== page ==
In 1950 he switched publishers from Hutchinson to Collins and adopted the pen name by which he became best known, Andrew Garve. By then he had written six novels using the name Roger Bax, including one very good one, Blueprint for Murder (1948). He used a third pen name, Paul Somers, later in his career for three books in which he tried to establish a set of series characters, Hugh Curtis and Mollie Bourne, rival crime reporters for London newspapers. These books were not a great success and were for a long time quite hard to find, but are now available again under the Bello imprint, as are almost all of Garve’s books.

In 1953 he helped set up the Crime Writers’ Association and was its first joint secretary (with Elizabeth Ferrars). He went on to write forty novels, some of them conventional crime stories, some thrillers with exotic settings, before deciding to give up writing in 1978 (although he lived on another 23 years). His journalistic background meant he could write fluently and copiously, sometimes producing three books in a year, though he tended to write fairly short books, most of them running to about 50,000 words, short measure by modern publishing standards.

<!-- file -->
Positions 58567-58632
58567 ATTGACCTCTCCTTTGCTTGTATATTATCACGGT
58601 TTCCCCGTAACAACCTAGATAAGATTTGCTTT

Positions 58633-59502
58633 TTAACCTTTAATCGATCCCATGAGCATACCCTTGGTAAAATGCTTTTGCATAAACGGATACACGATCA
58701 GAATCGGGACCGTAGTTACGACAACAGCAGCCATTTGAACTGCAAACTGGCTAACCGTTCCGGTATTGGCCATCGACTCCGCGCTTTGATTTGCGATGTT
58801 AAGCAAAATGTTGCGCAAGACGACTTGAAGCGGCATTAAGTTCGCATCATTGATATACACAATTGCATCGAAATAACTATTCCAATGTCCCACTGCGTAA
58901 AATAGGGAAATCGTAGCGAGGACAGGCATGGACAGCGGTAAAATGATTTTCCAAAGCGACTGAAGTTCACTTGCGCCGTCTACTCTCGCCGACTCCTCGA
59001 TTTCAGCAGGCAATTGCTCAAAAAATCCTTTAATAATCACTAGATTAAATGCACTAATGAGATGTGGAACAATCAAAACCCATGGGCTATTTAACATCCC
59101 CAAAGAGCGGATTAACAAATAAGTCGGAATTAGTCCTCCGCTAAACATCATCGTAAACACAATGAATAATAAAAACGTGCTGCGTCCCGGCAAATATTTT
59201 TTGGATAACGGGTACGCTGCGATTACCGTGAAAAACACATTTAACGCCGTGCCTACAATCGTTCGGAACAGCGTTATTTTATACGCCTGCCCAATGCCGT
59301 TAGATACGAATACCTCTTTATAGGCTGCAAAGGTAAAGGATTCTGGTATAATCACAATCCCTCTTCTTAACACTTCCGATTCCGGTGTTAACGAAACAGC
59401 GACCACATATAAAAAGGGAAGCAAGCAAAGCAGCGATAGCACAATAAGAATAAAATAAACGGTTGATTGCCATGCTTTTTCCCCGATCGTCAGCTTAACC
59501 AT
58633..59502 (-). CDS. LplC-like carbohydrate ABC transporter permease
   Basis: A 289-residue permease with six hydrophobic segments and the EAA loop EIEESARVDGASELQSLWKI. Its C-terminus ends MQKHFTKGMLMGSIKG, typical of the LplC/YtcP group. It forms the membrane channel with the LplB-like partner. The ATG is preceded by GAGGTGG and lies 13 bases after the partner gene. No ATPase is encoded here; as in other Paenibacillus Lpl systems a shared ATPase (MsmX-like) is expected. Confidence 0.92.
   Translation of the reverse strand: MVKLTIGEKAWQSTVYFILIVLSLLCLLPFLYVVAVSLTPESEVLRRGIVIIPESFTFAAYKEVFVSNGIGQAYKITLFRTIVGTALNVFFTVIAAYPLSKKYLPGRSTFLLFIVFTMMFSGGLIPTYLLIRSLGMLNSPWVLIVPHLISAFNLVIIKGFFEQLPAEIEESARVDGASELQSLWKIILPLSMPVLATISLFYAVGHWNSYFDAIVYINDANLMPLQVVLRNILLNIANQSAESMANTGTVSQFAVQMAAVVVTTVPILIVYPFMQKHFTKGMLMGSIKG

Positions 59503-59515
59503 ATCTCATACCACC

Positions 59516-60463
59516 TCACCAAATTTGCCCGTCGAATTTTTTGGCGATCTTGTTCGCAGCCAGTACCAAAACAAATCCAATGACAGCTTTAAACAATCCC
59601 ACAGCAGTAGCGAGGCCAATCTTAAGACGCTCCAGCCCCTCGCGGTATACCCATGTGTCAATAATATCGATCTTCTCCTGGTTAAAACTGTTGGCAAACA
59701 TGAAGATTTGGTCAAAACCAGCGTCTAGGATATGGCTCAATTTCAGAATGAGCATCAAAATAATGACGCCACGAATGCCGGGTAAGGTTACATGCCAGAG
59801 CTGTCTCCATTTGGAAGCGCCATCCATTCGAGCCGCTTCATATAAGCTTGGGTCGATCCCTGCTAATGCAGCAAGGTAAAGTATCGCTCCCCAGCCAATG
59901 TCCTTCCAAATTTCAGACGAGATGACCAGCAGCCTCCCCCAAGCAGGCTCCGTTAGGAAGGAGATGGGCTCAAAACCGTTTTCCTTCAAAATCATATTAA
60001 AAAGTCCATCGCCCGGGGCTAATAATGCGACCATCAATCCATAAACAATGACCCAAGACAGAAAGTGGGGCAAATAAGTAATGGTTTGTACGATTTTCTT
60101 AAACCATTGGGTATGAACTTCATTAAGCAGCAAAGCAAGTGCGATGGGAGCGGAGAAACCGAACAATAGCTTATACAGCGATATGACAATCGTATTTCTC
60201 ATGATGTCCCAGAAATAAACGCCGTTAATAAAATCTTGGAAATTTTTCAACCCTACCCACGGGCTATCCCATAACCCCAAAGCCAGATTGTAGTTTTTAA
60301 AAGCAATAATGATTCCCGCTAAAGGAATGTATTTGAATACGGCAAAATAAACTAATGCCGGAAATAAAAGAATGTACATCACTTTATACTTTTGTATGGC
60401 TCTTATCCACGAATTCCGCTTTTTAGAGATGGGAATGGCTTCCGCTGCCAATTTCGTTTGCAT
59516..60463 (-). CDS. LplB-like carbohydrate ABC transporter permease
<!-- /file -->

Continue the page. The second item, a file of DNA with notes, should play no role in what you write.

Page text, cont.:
Garve’s ingenuity sets a problem for any reviewer, how to convey his ingenuity without giving plot spoilers. One such challenge is set by his 1960 novel The Far Sands. Here we have a decent hero who marries one of a pair of identical twins (and no, this is not going to be about mistaken identity). A few months later his new sister-in-law is found drowned while her husband, a diabetic and a non-swimmer, has died from having his insulin supply (which he always carried with him) removed while he was stranded on an inaccessible island, the insulin being found in the wife’s handbag. The coroner’s verdict is that the wife’s death was misadventure but that the husband was murdered by his wife’s deliberate theft of the insulin. There are strong hints that the wife had a lover, and has killed her husband for his considerable wealth. The evidence seems strong, but naturally the twin sister refuses to accept it. She knows her sister well enough, she asserts, to know that she did not have a lover and could not have committed murder. This places the hero in a dilemma, wondering whether he, too, has married a devious and deadly gold-digger, or whether to take her far-fetched conjectures seriously and go looking for a blackmailer and assassin who seems to exist only in his wife’s imagination.